Title

A Study of Transitions of Youth at Risk in Nontraditional Education Programs

Start Time

20-10-2011 7:30 PM

End Time

20-10-2011 8:45 PM

Session Type

Event

Abstract

Purpose: The poster presentation will illustrate a two-phased research study. The purpose of the first phase, the Youth Transitions Study, was to describe transitions of adolescents enrolled in one of 105 nontraditional state education programs. Completed in collaboration with a state oversight agency, this research provided a foundation for the second phase, the BEST Study (“Building Enhanced Services for Transition”), which uses a participatory action research design to develop models for best practices in transition in collaboration with five nontraditional state education programs.

Methods: In the Youth Transitions Study, a grounded theory approach was used to describe transitions of state agency youth from the perspectives of youth and administrators. Qualitative data included nine focus groups with all program administrators, five focus groups of five youth, ten individual youth interviews, 105 on-site individual interviews of program directors by program monitors, written Annual Site Reports for all programs, and written Site Transition Plans for all programs. Using constant comparative analysis of data sources, analytic memo writing, and collaborative critical analysis, a set of substantive codes emerged that describe current transition practices. Trustworthiness of the qualitative research was assured through triangulation of data sources and collaborative interdisciplinary team analysis.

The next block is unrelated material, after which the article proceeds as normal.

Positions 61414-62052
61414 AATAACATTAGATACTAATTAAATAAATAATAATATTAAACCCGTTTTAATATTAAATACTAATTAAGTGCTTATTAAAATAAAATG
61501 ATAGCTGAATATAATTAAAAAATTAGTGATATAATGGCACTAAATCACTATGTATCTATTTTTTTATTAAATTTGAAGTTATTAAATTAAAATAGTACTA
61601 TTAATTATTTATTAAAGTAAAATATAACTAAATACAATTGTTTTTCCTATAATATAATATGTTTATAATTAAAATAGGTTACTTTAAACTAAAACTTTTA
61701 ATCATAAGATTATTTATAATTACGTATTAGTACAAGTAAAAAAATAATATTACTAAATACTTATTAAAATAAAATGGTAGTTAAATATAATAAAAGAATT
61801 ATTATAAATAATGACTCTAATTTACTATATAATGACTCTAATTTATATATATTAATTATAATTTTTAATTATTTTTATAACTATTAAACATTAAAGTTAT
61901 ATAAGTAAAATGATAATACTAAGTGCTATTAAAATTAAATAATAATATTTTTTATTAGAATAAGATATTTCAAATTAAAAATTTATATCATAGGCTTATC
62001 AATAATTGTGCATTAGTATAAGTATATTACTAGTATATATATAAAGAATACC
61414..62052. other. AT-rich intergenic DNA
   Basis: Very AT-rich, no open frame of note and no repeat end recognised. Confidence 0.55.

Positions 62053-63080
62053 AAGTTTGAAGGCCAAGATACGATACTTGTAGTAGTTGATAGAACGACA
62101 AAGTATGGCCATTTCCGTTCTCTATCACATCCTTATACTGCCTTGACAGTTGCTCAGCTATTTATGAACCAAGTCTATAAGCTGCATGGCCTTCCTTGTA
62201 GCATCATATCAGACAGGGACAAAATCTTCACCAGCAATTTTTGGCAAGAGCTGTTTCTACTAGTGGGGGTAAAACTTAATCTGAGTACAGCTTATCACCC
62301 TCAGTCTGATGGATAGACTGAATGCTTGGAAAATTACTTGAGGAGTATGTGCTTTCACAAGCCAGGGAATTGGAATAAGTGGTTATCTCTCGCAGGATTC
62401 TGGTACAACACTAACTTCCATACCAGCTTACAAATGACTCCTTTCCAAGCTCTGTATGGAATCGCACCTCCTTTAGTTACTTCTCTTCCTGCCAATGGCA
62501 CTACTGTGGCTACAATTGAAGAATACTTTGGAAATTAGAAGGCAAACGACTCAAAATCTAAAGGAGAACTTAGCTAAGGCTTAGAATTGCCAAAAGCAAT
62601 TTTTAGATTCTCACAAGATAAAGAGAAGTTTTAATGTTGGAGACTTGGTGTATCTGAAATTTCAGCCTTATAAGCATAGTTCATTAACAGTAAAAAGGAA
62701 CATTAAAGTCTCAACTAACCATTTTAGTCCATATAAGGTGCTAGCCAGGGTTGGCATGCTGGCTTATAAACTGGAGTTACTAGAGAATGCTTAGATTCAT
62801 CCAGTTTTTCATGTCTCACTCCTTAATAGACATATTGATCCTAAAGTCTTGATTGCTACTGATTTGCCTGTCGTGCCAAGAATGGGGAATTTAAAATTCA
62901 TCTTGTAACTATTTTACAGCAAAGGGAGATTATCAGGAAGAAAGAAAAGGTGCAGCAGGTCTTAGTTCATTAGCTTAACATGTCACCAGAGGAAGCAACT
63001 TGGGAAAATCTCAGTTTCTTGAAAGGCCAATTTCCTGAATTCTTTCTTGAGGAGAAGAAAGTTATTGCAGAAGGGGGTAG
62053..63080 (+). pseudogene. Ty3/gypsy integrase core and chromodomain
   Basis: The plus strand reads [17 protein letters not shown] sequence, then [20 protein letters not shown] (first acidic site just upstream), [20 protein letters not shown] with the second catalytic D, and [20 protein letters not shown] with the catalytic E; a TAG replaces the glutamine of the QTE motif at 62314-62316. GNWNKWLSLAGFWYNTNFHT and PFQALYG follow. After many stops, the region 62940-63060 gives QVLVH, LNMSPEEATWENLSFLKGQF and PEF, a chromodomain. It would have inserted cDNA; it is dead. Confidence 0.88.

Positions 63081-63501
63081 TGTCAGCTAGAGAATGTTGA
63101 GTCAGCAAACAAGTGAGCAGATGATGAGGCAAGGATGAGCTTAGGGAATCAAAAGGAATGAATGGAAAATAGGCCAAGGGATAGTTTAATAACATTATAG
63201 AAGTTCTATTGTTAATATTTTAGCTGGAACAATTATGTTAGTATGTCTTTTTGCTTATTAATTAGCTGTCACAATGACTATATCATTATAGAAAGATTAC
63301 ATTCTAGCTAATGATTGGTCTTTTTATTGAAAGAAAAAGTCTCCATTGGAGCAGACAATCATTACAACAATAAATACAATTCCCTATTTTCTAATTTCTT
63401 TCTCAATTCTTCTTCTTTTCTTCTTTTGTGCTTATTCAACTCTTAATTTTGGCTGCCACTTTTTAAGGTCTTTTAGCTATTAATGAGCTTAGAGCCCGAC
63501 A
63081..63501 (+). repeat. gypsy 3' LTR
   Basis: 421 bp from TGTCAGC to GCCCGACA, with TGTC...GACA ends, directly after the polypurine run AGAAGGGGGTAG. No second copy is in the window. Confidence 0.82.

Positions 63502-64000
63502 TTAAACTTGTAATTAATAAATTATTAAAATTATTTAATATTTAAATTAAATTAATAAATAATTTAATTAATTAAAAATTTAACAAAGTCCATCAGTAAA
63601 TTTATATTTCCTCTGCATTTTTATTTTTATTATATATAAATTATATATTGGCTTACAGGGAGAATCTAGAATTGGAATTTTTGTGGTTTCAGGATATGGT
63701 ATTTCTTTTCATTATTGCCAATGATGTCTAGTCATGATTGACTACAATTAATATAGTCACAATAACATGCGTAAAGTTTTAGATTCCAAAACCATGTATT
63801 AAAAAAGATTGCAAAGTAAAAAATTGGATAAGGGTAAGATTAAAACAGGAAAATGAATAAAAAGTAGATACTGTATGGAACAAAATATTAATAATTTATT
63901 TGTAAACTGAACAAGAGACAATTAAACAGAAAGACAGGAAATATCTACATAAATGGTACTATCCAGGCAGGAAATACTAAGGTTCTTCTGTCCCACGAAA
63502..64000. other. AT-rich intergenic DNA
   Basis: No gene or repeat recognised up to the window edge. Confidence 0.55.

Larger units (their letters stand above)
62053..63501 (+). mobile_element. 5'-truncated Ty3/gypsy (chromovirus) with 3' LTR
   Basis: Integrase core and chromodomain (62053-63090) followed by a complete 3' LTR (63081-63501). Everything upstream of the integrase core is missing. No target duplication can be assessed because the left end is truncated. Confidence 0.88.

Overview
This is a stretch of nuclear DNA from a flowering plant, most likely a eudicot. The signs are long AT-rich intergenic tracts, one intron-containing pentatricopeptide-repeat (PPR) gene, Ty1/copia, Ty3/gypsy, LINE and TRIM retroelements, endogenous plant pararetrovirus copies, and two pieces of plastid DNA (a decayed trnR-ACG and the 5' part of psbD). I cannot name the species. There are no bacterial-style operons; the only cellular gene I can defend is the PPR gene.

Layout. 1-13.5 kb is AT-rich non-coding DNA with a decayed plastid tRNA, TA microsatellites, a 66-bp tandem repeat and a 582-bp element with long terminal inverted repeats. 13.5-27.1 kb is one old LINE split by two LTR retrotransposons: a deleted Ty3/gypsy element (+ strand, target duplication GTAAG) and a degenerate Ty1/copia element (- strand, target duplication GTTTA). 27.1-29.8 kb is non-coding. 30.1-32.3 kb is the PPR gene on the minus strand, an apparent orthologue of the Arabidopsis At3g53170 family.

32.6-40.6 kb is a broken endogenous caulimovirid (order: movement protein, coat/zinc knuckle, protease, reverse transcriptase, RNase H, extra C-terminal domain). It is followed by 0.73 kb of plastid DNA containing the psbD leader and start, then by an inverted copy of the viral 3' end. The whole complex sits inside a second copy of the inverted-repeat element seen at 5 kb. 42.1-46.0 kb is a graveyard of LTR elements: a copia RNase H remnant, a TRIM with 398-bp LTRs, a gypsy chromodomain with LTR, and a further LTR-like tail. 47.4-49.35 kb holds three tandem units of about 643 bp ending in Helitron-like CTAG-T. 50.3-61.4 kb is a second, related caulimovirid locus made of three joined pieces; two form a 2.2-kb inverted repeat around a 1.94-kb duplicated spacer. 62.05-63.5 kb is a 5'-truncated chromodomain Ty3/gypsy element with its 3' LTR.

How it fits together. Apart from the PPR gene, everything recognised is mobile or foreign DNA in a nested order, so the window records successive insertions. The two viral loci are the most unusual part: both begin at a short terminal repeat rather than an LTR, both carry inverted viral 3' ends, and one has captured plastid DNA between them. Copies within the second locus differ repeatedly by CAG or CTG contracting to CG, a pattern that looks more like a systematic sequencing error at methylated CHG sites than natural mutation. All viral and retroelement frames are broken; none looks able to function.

In the BEST Study, a process of participatory action research is being used to create improvements to collaboratively-identified aspects of transition planning and services in five nontraditional state education programs. Using an action research cycle, site research teams continually improve a selected aspect of transition planning and services. Each site selected a different aspect of transition on which to focus.

Results: In the Youth Transitions Study, descriptive themes emanating from the analysis included: broad patterns of student characteristics, program entry practices, difficulty with accurate student recordkeeping, critical importance of student/adult relationships, problematic collaboration between disciplines and programs, the negative cultures of receiving traditional schools, the elements of successful transition programs currently in place including life skills, and future planning for and by youth in nontraditional educational programs.

In the BEST Study, collaborative dissemination to enable replication of successful programming developed through the study is in process. The poster presentation will emphasize one site in particular, which is developing a statewide advocacy network for transitioning youth.

Discussion Objectives:

  1. To consider methodological issues of qualitative, participatory research in multi-site, team-based studies
  2. From an occupational science perspective, to explore the unique role of occupational therapy in providing individualized transition services in nontraditional settings to youth at-risk, a historically underserved population

References

Charmaz, K. (2008). Constructing grounded theory: A practical guide through qualitative analysis. Thousand Oaks, CA: Sage.

McIntyre, A. (2007). Participatory action research. Thousand Oaks: Sage.

Pierce, D., Powell, N., Marshall, A., Nolan, R., & Fehringer, E. (2010). Kentucky youth at risk transitions: A report to the Commonwealth. Richmond, KY: Kentucky Educational Collaborative for State Agency Programs.